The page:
Bill Champlin: Probably after the tour. We’ve done four or five things. It was basically Jason and Tommy, and then I went in. Jason brought me in to sing some backgrounds on some stuff and then there was an organ there. I played some organ on it. Well, I started off, they just wanted an organ on it. So I played some B3. Then I saw that there was a booth with a microphone. I said, “Hey, do you want to do some backgrounds on this thing?” And Jason said, “Oh man, let’s go. We were kind of responsible for a good handful of backgrounds for a good handful of Chicago records. So we’ve been at the microphone together many times. So it was like putting on an old, comfortable shoe. It was great. And then they said, “Well, we want to make sure Bill’s a part of this.” So I went in and re-sand a few of the things so that they had the second singer kind of vibe going on. It should be fun whenever it happens. We’re not really in the process of doing anything with it right now. Nobody’s in the process of doing anything right now, except trying to stay safe. Stay safe as you can.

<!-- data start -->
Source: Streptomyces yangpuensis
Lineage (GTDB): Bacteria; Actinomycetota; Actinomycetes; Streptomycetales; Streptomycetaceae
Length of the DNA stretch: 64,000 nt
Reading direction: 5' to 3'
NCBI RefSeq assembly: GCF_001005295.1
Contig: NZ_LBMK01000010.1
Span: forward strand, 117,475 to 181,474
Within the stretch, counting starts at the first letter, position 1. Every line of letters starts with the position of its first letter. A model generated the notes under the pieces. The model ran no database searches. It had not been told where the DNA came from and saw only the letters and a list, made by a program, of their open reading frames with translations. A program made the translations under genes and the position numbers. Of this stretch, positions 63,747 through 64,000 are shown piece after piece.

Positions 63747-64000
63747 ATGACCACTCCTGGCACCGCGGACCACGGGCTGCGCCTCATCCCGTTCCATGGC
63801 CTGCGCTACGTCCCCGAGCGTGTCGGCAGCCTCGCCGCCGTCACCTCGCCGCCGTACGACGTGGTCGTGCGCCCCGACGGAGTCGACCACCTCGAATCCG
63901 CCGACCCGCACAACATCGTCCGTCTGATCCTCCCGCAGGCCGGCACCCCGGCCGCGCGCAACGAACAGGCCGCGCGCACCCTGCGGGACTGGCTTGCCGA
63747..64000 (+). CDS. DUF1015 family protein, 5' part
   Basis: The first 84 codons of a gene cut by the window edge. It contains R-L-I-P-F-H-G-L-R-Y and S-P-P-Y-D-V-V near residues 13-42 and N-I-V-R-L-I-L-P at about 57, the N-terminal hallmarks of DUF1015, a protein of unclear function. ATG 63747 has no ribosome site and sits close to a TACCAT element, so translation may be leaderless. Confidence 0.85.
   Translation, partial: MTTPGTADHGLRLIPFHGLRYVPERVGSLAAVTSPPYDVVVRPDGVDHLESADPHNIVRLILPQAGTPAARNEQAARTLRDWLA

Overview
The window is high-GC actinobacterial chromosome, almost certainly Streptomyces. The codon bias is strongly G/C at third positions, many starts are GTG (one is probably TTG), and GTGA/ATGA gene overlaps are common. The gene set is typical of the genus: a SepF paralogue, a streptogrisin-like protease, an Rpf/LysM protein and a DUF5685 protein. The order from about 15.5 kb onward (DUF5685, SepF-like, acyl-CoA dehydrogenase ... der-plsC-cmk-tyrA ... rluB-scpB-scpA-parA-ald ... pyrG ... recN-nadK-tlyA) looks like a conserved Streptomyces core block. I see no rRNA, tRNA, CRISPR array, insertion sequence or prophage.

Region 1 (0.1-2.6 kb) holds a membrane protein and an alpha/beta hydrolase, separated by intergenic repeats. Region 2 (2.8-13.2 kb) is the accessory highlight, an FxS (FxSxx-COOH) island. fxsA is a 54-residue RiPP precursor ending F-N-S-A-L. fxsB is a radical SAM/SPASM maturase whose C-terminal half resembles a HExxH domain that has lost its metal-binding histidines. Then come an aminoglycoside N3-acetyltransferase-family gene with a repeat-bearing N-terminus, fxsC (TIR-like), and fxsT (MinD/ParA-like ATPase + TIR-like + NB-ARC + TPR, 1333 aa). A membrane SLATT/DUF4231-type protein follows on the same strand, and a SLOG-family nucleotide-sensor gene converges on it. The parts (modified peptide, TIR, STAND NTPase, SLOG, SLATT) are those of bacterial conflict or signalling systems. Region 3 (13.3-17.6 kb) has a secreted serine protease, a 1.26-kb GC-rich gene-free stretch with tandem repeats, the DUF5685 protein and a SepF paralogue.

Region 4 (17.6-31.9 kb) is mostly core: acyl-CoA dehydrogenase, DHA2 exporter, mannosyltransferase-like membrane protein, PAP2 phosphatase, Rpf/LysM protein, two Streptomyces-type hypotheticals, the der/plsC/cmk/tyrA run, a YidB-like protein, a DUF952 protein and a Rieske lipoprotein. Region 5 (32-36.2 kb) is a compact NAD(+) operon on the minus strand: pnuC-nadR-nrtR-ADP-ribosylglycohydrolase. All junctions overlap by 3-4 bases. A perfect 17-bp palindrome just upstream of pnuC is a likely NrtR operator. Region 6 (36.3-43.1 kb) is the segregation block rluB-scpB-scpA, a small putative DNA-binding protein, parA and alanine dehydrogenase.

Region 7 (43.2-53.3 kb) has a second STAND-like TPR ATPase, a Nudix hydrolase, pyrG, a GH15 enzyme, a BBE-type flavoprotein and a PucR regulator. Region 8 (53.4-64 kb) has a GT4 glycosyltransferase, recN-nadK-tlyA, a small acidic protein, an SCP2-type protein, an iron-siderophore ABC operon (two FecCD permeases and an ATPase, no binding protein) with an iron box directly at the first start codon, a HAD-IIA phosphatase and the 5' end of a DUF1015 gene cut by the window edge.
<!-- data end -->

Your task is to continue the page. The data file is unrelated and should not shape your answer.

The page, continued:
Angel Alamo: Yes.
Bill Champlin: I had cancer and I had chemotherapy. They say that always brings your immune system down, just a little bit. It’s not a lot, just a tad. So I’m one of the guys, I got to be really careful. Very cool with. So I’m wearing the mask. One thing I found out is, if you sing through the mask, you save a lot of money on Dolby. All of a sudden, everybody’s sounds like they’re singing with marbles in their mouth. I don’t think that’s ever going to really happen. But it seems pretty funny, because I remember we used to joke about Dolby. It makes it sound like you’re wearing a mask. So, here we go. It’s cheaper.
Angel Alamo: That’s true. You got to save money any way you can.
Bill Champlin: Exactly. Anyway, so cool, man. It’s great talking to you. It’s a good time.